Supreme Court litigation funding judgment threatens viability of collective claims

Surprise ruling on funding arrangements particularly throws competition claims into doubt
The Supreme Court on Parliament Square, Westminster

Willy Barton; Shutterstock

The UK Supreme Court has ruled that litigation funding agreements that receive a percentage of any damages recovered by the claimant are damages-based agreements, threatening the viability of the burgeoning collective claims market.

Agreements that do not comply with the relevant regulatory regime are unenforceable, the court ruled, in a majority decision issued by Lord Sales, a public lawyer by background. The decision in PACCAR Inc & Ors v Competition Appeal Tribunal & Ors overturns rulings by both the Competition Appeal Tribunal (CAT) and the Divisional Court that the agreements did not constitute DBAs. 

The case related to collective proceedings underpinned by litigation funding brought by two sets of claimants against truck manufacturers following a European Commission ruling they had been part of a cartel. 

Both claimant groups relied on funding agreements by which funders were due to be repaid from a share of the damages. Truck manufacturer DAF had contended this meant the agreements were DBAs. Funders had previously assumed such agreements did not have to comply with the statutory DBA regime.

Further reading: Profession counts cost of crucial UK Supreme Court litigation funding ruling

In a technical ruling, the court held that litigation funding agreements were "claims management services" – which include “the provision of financial services or assistance” – as defined by the Compensation Act 2006.

 Lord Sales acknowledged that the decision means that many UK litigation funding agreements may be unenforceable. 

The ruling will particularly affect funding agreements in opt-out collective proceedings in the CAT, as, according to a briefing from defendant firm Herbert Smith Freehills, “the statutory regime governing such cases provides that a DBA is unenforceable if it relates to opt-out collective proceedings”.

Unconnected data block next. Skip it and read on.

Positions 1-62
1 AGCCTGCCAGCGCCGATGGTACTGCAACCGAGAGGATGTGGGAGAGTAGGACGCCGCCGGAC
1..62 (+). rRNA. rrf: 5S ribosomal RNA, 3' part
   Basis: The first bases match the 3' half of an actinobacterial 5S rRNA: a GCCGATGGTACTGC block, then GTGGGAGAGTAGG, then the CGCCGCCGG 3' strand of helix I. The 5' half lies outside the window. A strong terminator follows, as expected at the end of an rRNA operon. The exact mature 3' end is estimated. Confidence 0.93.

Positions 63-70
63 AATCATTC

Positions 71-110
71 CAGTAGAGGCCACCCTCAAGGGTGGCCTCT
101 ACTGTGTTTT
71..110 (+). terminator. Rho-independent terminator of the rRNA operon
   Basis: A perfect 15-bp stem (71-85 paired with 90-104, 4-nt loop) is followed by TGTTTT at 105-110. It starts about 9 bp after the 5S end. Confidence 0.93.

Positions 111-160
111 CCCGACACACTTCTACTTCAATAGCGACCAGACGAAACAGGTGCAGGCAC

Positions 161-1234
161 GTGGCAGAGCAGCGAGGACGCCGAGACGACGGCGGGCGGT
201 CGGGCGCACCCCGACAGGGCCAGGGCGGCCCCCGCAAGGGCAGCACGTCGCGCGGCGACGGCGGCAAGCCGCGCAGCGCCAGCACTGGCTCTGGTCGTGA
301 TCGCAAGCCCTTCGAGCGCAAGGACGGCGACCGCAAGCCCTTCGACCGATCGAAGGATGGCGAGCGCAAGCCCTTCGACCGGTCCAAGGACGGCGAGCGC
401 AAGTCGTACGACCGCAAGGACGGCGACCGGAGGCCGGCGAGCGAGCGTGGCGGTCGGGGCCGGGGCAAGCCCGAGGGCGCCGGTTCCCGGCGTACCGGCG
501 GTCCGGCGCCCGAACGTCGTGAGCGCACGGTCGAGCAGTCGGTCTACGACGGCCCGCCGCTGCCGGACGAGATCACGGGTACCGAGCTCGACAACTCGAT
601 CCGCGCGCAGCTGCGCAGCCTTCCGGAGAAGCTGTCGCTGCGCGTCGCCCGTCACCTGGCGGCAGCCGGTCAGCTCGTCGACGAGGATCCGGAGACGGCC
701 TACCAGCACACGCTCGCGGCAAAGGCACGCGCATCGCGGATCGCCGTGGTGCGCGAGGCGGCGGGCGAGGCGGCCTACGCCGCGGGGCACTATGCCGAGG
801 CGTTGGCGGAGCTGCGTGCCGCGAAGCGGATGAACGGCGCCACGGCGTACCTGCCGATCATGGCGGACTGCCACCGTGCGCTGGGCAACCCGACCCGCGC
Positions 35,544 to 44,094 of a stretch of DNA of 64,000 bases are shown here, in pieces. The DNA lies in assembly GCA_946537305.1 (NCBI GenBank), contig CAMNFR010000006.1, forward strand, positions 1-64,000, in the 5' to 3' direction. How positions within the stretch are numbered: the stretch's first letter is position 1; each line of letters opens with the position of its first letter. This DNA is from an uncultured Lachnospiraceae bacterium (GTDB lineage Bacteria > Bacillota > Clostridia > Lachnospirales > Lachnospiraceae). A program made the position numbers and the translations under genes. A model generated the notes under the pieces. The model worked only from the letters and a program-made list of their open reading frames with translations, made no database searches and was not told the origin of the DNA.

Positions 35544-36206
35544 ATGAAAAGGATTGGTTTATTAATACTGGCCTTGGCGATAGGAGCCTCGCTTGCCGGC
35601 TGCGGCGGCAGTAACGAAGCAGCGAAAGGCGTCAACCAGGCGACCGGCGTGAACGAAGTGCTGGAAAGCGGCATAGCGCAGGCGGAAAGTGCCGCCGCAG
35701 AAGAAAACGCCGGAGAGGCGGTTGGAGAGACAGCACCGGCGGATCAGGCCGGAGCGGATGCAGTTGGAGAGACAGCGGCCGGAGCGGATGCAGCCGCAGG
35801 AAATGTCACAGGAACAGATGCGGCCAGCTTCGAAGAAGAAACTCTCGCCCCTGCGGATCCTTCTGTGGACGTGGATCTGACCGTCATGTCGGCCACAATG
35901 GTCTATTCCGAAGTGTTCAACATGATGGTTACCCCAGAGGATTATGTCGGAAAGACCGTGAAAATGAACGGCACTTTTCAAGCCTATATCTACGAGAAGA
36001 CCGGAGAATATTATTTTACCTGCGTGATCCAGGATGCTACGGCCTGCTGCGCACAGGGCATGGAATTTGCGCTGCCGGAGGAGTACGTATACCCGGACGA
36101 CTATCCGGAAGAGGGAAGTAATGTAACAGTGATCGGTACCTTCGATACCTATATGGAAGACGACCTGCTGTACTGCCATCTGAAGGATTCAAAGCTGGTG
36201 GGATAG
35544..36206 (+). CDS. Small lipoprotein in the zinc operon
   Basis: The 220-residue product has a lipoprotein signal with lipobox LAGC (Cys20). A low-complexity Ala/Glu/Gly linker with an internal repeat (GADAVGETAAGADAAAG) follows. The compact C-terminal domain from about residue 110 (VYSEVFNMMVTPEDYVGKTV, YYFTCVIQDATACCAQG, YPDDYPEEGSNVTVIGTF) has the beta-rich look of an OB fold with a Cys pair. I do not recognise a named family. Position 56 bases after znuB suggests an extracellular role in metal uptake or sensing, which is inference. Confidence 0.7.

Most collective proceedings in the CAT invariably rely on litigation funding, as recent judgments in the Truck Cartel and FX Cartel illustrate.

In her dissent, Lady Stern said that financial assistance was only included in the term "claims management services" if given by someone providing those services within the ordinary meaning of that term.

She held litigation funding would not naturally fall within the scope of the term "claims management services", arguing while such services included providing financial assistance, it did not mean that all financial assistance constituted "claims management services" whenever it relates to a claim.

The consequences of the majority ruling, she said, mean “funders cannot enforce their agreement for the repayment of the millions of pounds they have spent”.

She quoted Leslie Perrin, chairman of Calunius Capital, who told the court that he believed holding funding agreements to be DBAs would likely invalidate the funding for the Merricks litigation against MasterCard and Visa

Perrin added: “It would be likely to mean that no [collective proceedings order] could ever be pursued, given the reliance that has been placed on litigation funding in the development of this aspect of the work of the CAT.”

Earlier this week, the Court of Appeal resurrected of a £2.7bn class action against six investment banks for alleged foreign exchange (FX) manipulation by allowing proceedings to go ahead on an ‘opt-out’ basis. Legal commentators agreed the ruling provided the UK’s collective action regime with a major boost, sending an important signal to the CAT on where it should set the threshold for opt-out cases, which are much easier to pursue than those approved on an opt-in basis.

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